"And on Christmas Eve Santa Claus rises from the grave to deliver toys to all the good boys and girls. The bad boys and girls he drags down to hell."

I don't know about the rest of you, but this is the version I'm going to tell my kids.


I rather like the addition of the demonic imp, Krampus, who often joins St. Nicholas (Don't know about the proper spelling here, as it varies with the tradition and language) in his visit to the households. Bad children are beaten with a switch made of ash (I think) or trundled up in a cloth (coal?) bag and hauled away.

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Sun Jul 03, 2011 7:33 pm
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I think Krampus is mostly an Austrian thing, but I may be mistaken about that. In any case, he's terrific. I made Krampus cards to give out at Christmas one year.

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Sun Jul 03, 2011 9:19 pm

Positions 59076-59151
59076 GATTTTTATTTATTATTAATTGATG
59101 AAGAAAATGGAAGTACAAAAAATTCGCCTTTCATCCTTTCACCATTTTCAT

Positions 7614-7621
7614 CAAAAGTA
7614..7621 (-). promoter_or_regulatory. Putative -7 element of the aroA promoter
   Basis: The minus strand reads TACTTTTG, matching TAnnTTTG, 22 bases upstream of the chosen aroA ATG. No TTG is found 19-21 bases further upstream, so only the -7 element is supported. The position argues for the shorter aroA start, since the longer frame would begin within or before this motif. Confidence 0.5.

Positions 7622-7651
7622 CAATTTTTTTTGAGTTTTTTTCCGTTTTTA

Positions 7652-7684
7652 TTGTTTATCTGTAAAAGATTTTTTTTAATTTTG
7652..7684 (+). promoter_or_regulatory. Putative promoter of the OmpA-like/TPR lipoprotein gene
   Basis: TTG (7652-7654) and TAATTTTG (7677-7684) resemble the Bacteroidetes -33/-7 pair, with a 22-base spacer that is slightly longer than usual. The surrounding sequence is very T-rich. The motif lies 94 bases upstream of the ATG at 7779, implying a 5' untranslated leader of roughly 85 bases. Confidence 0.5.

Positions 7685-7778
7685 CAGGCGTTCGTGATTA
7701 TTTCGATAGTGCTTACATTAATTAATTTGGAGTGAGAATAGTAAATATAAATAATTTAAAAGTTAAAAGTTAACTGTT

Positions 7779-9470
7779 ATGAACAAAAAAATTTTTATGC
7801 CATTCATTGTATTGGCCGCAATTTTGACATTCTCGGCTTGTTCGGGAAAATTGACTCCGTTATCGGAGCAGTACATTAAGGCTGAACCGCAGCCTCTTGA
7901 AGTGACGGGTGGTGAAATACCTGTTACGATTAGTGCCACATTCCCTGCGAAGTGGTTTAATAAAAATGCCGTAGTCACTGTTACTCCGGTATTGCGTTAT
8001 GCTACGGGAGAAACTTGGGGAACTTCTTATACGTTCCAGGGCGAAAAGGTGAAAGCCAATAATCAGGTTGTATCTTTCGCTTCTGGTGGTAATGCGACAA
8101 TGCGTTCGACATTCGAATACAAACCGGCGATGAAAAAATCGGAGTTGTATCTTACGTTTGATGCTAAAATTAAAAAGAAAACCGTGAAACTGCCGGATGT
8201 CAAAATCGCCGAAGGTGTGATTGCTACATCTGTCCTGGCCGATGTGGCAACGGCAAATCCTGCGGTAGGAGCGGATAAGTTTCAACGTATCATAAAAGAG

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El Santo wrote:
I think Krampus is mostly an Austrian thing, but I may be mistaken about that. In any case, he's terrific. I made Krampus cards to give out at Christmas one year.

Originally Austrian, but it's become extremely popular in Germany, Hungary, Switzerland, and the Czech Republic as well, with thousands of people attending "Krampus Day" celebrations in early December.

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Tue Jul 05, 2011 5:03 pm
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MegaLemur wrote:
El Santo wrote: